This year’s SXSW Conference ran March 10-19 in Austin. If you have never been to “south-by”, you might think of it only as a film festival, or a film fest with some music. It is so much more. If I had to describe it in one sentence, I might say, “It celebrates reality and beyond.” Opportunities to learn, laugh, and expand your brain abound.
Beyond watching movies and listening to music there are opportunities to learn.
The Austin Film Society sponsored a panel discussion called “Building a Film Career in a Regional Film Industry.” Traditionally when people hear “film industry,” they think of Hollywood or New York. The thrust of the panel’s discussion was to alert people to the opportunities that exist in many other areas of the country.
The panel suggested that people interested in film careers should look to university-based film schools and volunteer organizations like Austin Film Society. The demand for content is much higher than it has ever been.
Opportunities to ask successful filmmakers questions after their films create more opportunities to learn.
Robert Rodriguez screened his work-in-progress starring Ben Affleck, titled Hypnotic. After the film, which involved a detective investigating a string of reality-bending crimes, Rodriguez answered audience questions, most of which involved filmmaking.
The advice Rodriguez kept coming back to for new filmmakers: “Just start.”
SXSW includes a comedy festival. This year there were over 30 comedy events. I spent two evenings at Austin’s iconic Esther’s Follies and, as in prior years, there were surprises.
The first night, modestly titled “The Super Good Show,” featured five stand-up comedians. I had no idea who was in the lineup but was delighted when Katherine Blanford came on stage. She has opened for Jeff Foxworthy, David Spade, and Ron White. Her podcast regularly makes Podcast Magazine’s Hot 50.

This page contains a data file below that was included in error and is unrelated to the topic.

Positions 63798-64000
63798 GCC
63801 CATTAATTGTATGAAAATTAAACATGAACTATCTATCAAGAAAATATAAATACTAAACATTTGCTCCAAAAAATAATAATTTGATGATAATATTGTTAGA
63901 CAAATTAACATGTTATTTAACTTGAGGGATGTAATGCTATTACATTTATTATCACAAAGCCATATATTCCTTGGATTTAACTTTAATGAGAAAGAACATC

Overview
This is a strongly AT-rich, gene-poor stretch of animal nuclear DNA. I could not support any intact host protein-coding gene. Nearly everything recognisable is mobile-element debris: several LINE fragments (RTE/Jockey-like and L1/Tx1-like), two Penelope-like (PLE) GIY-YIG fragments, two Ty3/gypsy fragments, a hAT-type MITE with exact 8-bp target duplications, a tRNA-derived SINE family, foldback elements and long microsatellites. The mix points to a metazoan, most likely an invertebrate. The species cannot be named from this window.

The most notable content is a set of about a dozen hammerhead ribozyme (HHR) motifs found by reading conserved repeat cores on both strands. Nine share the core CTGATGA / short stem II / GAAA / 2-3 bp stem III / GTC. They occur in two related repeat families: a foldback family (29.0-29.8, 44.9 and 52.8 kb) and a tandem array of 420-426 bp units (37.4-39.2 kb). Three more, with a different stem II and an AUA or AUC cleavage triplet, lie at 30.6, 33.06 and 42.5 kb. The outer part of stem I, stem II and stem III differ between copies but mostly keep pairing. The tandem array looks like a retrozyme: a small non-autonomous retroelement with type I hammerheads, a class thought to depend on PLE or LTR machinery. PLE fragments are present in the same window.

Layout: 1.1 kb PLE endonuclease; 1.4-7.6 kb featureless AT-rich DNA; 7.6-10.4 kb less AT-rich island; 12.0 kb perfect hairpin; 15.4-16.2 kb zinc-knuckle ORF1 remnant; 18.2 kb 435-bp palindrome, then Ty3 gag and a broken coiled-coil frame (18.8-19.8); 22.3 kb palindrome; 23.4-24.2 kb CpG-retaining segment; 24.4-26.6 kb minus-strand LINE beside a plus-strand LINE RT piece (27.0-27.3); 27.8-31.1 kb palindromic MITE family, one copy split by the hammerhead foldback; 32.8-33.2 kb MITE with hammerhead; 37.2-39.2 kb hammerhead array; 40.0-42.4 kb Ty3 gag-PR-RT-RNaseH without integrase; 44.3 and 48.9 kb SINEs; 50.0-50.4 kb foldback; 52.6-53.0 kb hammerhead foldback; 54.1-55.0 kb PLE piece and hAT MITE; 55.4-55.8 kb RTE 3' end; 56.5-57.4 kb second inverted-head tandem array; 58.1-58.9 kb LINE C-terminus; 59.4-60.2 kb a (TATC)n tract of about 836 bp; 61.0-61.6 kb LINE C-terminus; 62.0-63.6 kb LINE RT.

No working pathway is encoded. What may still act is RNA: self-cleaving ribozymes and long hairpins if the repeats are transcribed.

Reggie Watts, famous for leading the house band on The Late Late Show, hosted the second evening, “Good Trip Live: A Night of Comedy and Psychedelic Stories.” That show included Eric Andre, of 2 Broke Girls and The Eric Andre Show on HBO Max and Hulu.
SXSW Conference tracks are series of events and panels focusing on specific themes. New this year, the “2050” track looked at what our world may become in 30 years. Among the other tracks you could find cutting-edge thinking about art, marketing, sports, politics, food, creativity, and medicine. The National Aeronautics and Space Administration (NASA) contributed to 10 sessions.
My favorite NASA presentation was “Yes, NASA is Looking Up.” This panel discussed the full-time staff involved in tracking asteroids. The program seeks to identify asteroids that may collide with Earth. Once such a potential collision comes to its attention, it plots a strategy, coordinating with organizations in other countries. The strategies could vary from warning people, if the asteroid is small, to crashing a spaceship into the asteroid to alter its course if it provides a real threat.
If that sounds too scary to think about, SXSW also featured several days of exhibits of virtual reality and extended reality technologies you could immerse yourself in.
And SXSW supports networking, with professional meetups, mentor sessions, and parties every night.
SXSW describes itself as dedicated to “helping creative people achieve their goals.” Remember that when you try to get your boss to pay your way.
So, assuming we aren’t destroyed by an asteroid, you may want to think about attending next year’s event which will take place March 8-16, 2024. For news and information about attending the conference check its website or Facebook page. The website also includes audio and video recordings of selected events.